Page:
A light-hearted reading from Istanbul’s Spoken Word on April 12, 2016.
This is a story about one woman’s struggle to come to terms with beauty in the eyes of the Turks.
Well, the truth be known it’s actually my own struggle.
I just spent three months in Australia where I performed in a dancing show. With a month of intensive rehearsals in the heat of an Australian summer I naturally lost weight – about three kilograms.
Though, when the curtains came down on the show, “weight” was definitely not on my mind. I was, “get in my belly” with chocolate, burgers and biscuits for a few weeks as my dancing feet rested. Binge, binge, binge. Nom, nom, nom. I no longer had to watch my waist line because I am happy with my curves – and I enjoy food!
That said, about a week before flying back to Istanbul I began to feel apprehensive about my weight. Because, I knew I had to face my Turkish friends. And, I knew EVERY TIME I land in Turkey I’d get an honest opinion about my weight:
“Hello my friend? How are you? ………..Have you put on a little bit of weight?”
In Australia, you would NEVER, EVER say: “Have you put on weight?” To say such a thing would be highly insensitive, perhaps even insulting to anyone insecure about their extra kilograms.
But no, no, no – not in Turkey. Apparently to say: “Have you put on a little bit of weight?” could actually be a compliment. (But, more on that later).
I bet there’s a few people right now sizing me up as they read this. Maybe thinking…”it sounds like she’s carrying a few extra kilograms”…is she balık etli!?
What does that mean? Some of you may ask. Well let me tell you.
I was introduced to this term six years ago when I came to Istanbul.
I met a Turkish guy at bar in Taksim. He was in his mid-30s. Had dark long locks and kept himself fit. We exchanged pleasantries – all in English, because my Turkish was terrible. He was kind of cute and charming. I was enjoying the conversation – right up until he started looking me up and down, and said, “You look like…”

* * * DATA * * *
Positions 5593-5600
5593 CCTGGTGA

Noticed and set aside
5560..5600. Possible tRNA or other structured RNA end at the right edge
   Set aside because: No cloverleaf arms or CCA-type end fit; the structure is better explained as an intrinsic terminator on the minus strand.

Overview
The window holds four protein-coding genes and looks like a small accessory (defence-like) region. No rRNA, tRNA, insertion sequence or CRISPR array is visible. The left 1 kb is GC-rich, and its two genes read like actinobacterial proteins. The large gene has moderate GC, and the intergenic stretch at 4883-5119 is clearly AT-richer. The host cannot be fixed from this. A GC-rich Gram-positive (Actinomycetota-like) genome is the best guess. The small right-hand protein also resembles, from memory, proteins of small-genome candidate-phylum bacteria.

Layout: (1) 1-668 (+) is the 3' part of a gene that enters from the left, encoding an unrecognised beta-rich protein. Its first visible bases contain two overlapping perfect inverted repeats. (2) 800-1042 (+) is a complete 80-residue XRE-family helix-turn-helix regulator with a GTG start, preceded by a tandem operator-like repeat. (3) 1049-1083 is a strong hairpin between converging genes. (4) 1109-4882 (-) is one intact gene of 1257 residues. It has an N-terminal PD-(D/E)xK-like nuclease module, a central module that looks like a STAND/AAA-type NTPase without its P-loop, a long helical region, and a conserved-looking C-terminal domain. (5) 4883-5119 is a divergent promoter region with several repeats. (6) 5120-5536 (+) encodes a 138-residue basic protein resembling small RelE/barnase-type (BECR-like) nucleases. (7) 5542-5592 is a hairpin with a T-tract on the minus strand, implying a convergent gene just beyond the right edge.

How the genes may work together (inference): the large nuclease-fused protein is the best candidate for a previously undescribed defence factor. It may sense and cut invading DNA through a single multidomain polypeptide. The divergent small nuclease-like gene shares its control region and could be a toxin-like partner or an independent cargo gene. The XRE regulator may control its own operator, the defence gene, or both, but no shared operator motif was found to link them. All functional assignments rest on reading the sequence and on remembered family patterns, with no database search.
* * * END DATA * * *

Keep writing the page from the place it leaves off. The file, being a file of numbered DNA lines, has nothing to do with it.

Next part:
He gazes at me with “sexy eyes”.
I hold on for a compliment that will make me swoon for this dark-haired, dark-eyed beauty.
Perhaps he will say I look like Reece Witherspoon. Because I used to get that all the time – when I was thinner. Or may be he thinks I look like Ginger Spice – the mid-1990’s, curvier, union jack sporting version of “Ginger Spice” – because I used to get that too.
He repeats himself and pauses, contemplating his words: “You look like….
My eyebrows raise. I’m speechleess. I’m stunned as I interpret those two words in my mind to:
“I look like fish meat!?” Ne! (What!?) I shifted uncomfortably with the anger resonating in my body. My western brain that would never compare a woman to fish concluded this guy was rude and insensitive.
Although, to give him the benefit of the doubt, perhaps I did not hear right, or perhaps my Turkish is more average then I thought. I asked him, “Pardon? Did you just say I look like fish meat?”
I gasped when he answered, “Yes.”
What does that mean?? My mind went berserk as I searched for words to respond. I mean, what fish could I possibly be?
Am I hamsi (anchovies)? Short and slender. I do have pale skin. Maybe I was shining under the lights of the bar?
Am I çupra (sea bream)? Chubby in the face and mid-section. Skinny in the “legs”.
Or perhaps levrek (sea bass)? Sleek and in proportion.
Oh my! Am I turbot!? Flat, round, bumpy and rather unattractive to look at (but pleasant to devour).
Seeing the disgust on my face, my new friend at the bar was quick to explain what balık etli meant to him.
Apparently, in Turkey, to be “balık etli” is to be voluptuous. To have curves in the right places, and Turkish men do love curves (he reassured me several times).
His confident explanation soon had me believing that I had indeed just heard the most oddest compliment ever received.
But since then, many people have said otherwise. That perhaps when people say: “You’re like balık etli” it’s actually a warning to avoid that next chocolate, burger or biscuit!
Regardless, given this experience and many others I’ve had in my travels, I do feel beauty is defined by the culture and society we live in.
Do you like your ladies lean, voluptuous or lumpy and bumpy? Like your preference in fish – beauty comes down to personal taste – largely shaped by the society you live in. What’s attractive in one society may not be in another. And, as long as I enjoy my food, and I enjoy my curves, and Turkish men find balık etli “tasty” I guess I’m not moving to another country anytime soon!!!
…..So….. who’s up for a spot of fishing? <insert cheeky
bream grin here>
(Balık etli kadını sonunda bulduk = Finally we found the balık etli woman)